Don’t these talking monkeys know that Eden has enough to go around?
Plenty in this holy garden, silly monkeys
Where there’s one you’re bound to divide it right in two.
Angels on the sideline,
Baffled and confused.
Father blessed them all with reason,
And this is what they choose?
Monkey killing monkey killing monkey over pieces of the ground.
Give them thumbs, they forge a blade,
And where there’s one they’re bound to divide it right in two.
Tool, Right in Two
I have, over the years, spent a lot of time discussing evolutionary theory with people all over the ‘net. Over and over I have had long forum discussions that very slowly establish a real understanding of how evolution works, why it works and how, really, fundamentally inarguable it is.
Now I know I just put somebody out there up in arms. I hope you will keep reading if you are one of them.
Evolution is a very political issue. We all know this and we have heard the lengths some people will go to disprove, to cast aspersions, to create doubt on all levels of the theory. What everyone may not realize is that the political-religious factions opposing evolution have consistently (and, I believe intentionally) misrepresented the theory, and done so in an incredibly effective way. So effective that the language of doubt can now be heard in college classrooms and in books on evolution (including those by some of the most respected evolutionary biologists of the last fifty years).
I’m gonna fix all that right here and now.
Okay, maybe that’s a bit overconfident, but let me start by telling you all a secret that (to my knowledge) no biologist or evolutionary theorist has let out before now (perhaps because they don’t realize it ): Evolutionary Theory isn’t really a theory at all – its simple common sense. In much the same way that Newton’s Theory of Gravity is not a theory, but simply obvious. I’m not talking about the math, here, nor the speed of acceleration, but the simply question “does an apple fall?”
So back to evolution. We know, as a scientific fact that our genes carry all of the information required to build “us.” We also know that that genetic information is unique to each individual and a mix of the genetic information carried by our parents (assuming, obviously, sexual reproduction. We’ll leave asexual reproduction alone for the moment.) Finally, we know that our genetic code is also subject to random mutation under a variety of circumstances. I have never heard these facts disputed by even the most extreme religious fundamentalists. (If anyone else has, I’d love to hear that story, but for now, I’m going to take all those facts as accepted.)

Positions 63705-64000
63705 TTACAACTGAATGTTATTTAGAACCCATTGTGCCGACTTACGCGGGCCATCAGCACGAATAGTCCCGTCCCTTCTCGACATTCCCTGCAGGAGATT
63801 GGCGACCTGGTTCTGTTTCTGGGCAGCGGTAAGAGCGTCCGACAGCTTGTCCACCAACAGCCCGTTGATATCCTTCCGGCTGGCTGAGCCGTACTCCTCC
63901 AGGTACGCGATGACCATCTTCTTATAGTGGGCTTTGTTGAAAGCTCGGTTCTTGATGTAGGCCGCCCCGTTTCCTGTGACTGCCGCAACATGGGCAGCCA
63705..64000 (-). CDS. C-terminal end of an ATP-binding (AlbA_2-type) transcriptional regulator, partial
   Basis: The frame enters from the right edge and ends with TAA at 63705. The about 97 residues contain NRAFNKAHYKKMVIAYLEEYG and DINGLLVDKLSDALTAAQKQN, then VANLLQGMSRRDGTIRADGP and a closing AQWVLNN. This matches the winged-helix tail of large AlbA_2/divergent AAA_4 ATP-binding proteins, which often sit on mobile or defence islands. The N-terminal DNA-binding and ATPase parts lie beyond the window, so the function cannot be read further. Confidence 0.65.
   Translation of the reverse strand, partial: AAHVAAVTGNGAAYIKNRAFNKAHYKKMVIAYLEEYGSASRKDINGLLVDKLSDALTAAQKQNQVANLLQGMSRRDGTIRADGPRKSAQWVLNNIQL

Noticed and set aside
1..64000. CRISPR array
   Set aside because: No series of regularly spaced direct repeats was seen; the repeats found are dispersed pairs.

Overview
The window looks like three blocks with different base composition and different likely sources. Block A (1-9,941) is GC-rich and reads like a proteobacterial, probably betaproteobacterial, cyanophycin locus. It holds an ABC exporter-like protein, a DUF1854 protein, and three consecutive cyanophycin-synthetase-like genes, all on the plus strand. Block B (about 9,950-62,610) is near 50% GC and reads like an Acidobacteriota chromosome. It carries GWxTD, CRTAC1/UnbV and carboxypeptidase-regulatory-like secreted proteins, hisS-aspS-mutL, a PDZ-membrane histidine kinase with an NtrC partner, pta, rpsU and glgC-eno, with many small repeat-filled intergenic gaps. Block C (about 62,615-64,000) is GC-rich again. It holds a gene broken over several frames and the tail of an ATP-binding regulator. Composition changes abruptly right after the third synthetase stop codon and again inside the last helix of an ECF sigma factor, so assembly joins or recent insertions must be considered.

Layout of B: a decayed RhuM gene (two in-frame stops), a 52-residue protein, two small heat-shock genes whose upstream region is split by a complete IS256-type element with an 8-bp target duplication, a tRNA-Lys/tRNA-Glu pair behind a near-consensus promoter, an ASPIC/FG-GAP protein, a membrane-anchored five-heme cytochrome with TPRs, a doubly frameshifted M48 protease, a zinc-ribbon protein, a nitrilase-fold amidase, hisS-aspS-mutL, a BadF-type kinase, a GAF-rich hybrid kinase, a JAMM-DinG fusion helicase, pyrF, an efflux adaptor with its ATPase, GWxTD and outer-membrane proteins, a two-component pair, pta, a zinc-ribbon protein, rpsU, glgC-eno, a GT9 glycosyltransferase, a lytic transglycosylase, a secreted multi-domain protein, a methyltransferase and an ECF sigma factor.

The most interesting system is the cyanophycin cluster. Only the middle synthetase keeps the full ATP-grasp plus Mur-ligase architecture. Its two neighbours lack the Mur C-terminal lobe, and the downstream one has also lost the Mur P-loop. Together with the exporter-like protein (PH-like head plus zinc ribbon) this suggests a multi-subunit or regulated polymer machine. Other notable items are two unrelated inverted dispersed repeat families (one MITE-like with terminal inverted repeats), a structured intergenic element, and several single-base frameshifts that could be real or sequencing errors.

In fact, there are only two places I have ever heard evolutionary theory questioned. The first is the actual, theoretical part of evolution: how did we get from primordial soup to here-now? As far as I’m concerned, they can go on debating that until the end of time. We will likely never know all of it for certain, but really, how much does that effect our lives or our image of the world around us? I suspect very little. The second point of contention, the one that Creation Scientists have latched onto and preachers attack fervently over and over, is Natural Selection. This is also the point where even our most brilliant evolutionists trip and occasionally fall.
So what, you say. Well, let me pose a scenario. Let’s say every day you drink two cups of coffee to get yourself started for the day. Gives you a nice balance and gets you up and moving each morning. One day, you drink a third cup and as a result, you are all kinds of wired and energetic. You get to work and find your office in an uproar over some crisis situation. You’re already jazzed up so you jump in, pour massive energy into solving the crisis, you’re light on your feet and operating at peak efficiency and by noon you’ve solved the problem and everyone can relax. The boss notices, maybe even pushes you to the front of the line for promotion and you have had a great day.
With me so far?
Now, imagine the same situation, you’re jazzed up and ready to go and you get to work to find that the boss has brought in some kind of motivational therapist to work with your department. Its going to be deep meditation exercises, visualizing goals, all sorts of new age mumbo jumbo all morning(no offense to the mumbo jumbo crowd – I use some of it myself). You start going through these exercises but you just cannot focus. Your body is all revved up, you can’t sit still so you fidget… you get the picture. Again, the boss notices and calls you in at the end of the session because he’s “disappointed” that you didn’t take this special opportunity more seriously and so on and so forth.
One more time. The same situation, you get to work and its just a normal day. For a couple hours you are a little hyped up, but nothing special happens, so that extra cup has no consequential effect on your work performance.
Still with me? Obviously, in all three situations, you have changed your routine, your standard operating parameters and this has had some effect on your performance at work. Right? So how does this relate to evolution?
That extra cup of coffee represents a mutation in your genetic code: a change to your operating parameters as an organism. The situation you find when you get to work represents the environment you live in. In one case, that “mutation” caused you to excel, in another the exact same mutation caused you to fail, while in the third it had no exceptional effect whatsoever.
This is natural selection. That’s all that Natural Selection represents. Period.
So if we know that we are defined by our genetic code, that this code is subject to mutation, and that natural selection is nothing but the potential effect of those changes in our current environment, then what is left to debate about?